News . Events Innovating European Education: Open Schooling as a boost for Europe’s skills

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Innovating European Education: Open Schooling as a boost for Europe’s skills


The future of open schooling

On the 26 June at the European Commission in Brussels; The Horizon 2020 projects Make it Open and SALL, with the support of the OStogether network, promoted an in-depth discussion about   Innovating European Education: Open Schooling as a boost for Europe’s skills.

The OStogether network is an informal network of initiatives funded under calls related to Open Schooling through the Horizon 2020 and Horizon Europe programmes.
The network brings together more than 50 organisations closely collaborating together and complementing each other within the big picture of Open Schooling.

During the current European Year of Skills, the event brought together policy makers as well as experts in innovative science education practices. This forum was a fantastic opportunity to share the vast body of knowledge and experiences that have been built over the years on Open Schooling (including various references) indicating how this could shape policies around innovating European school education systems and the future.


The notes bellow prepared by CONNECT Team provide a summary of the debate led by Maria Zolontosa  with Maya Halevy, Director at the Bloomfield Science Museum Jerusalem; Pavlos Koulouris, Senior Researcher at Ellinogermaniki Agogi; Stephanos Cherouvis, Senior Project Manager at Ecsite; Annalisa Addis, Project Manager and Research Associate at The Lisbon Council and Marta Romero, Director of the International Project Office at the University of Jaen; including also comments from Ale Okada from the Open University.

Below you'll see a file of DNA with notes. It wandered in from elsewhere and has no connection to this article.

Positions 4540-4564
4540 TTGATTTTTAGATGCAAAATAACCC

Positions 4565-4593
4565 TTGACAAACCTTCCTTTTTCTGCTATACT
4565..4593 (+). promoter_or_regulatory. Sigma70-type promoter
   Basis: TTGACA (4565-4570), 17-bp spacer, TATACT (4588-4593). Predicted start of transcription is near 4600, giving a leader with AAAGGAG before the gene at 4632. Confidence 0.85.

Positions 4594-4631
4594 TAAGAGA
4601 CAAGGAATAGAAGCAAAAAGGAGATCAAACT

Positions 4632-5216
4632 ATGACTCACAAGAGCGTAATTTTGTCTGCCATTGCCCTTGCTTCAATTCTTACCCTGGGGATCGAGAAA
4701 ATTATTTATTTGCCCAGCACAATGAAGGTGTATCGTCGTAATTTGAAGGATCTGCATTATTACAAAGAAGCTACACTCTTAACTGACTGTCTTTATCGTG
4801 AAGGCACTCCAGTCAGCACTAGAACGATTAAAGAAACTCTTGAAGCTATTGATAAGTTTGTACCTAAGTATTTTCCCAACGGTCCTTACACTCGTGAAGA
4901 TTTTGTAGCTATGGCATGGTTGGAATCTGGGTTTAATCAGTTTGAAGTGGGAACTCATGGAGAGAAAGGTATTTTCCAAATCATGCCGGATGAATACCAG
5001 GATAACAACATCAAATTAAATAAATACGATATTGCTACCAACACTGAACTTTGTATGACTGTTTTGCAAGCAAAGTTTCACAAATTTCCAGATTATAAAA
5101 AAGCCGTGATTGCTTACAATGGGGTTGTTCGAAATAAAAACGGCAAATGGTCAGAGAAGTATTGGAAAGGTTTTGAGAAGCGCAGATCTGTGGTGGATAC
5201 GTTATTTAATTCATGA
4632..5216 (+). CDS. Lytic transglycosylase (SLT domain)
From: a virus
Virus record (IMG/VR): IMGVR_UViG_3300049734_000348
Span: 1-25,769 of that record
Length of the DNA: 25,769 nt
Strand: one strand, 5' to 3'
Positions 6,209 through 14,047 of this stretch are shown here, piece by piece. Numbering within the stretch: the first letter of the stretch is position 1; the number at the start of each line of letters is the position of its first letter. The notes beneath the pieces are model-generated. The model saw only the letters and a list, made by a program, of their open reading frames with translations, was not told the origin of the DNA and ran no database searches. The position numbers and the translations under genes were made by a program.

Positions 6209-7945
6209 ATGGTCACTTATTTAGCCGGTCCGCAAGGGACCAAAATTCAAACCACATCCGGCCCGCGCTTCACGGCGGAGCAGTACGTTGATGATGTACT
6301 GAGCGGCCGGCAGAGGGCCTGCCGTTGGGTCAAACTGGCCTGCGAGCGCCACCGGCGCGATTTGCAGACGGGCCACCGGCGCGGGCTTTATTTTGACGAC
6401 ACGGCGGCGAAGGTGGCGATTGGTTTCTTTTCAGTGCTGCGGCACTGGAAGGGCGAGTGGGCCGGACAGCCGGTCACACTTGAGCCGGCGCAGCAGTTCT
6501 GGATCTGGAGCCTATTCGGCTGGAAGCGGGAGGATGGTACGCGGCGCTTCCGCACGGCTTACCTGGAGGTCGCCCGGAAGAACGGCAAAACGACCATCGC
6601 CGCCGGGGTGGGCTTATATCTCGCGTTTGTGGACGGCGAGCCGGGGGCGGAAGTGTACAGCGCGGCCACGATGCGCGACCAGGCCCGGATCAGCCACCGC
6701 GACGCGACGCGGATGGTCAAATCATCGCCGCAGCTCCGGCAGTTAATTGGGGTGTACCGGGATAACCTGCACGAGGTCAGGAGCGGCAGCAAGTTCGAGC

Are the policy makers fully ready to embrace open schooling?  

We are not sure yet, but it’s not because of the schools or the teachers. we believe the issue lies in how we organize the education system. When we introduced open schooling and collaborated with teachers, we discovered that they were quick to adapt and engage with the new approach. They embraced the learning opportunities and applied what they learned from one project to another, transforming their teaching methods.

To truly implement open schooling, we need to work on multiple levels and reconsider the existing structures and regulations. We should encourage creativity, openness, and provide ample opportunities for change. By changing policies, we can empower teachers and enable them to excel.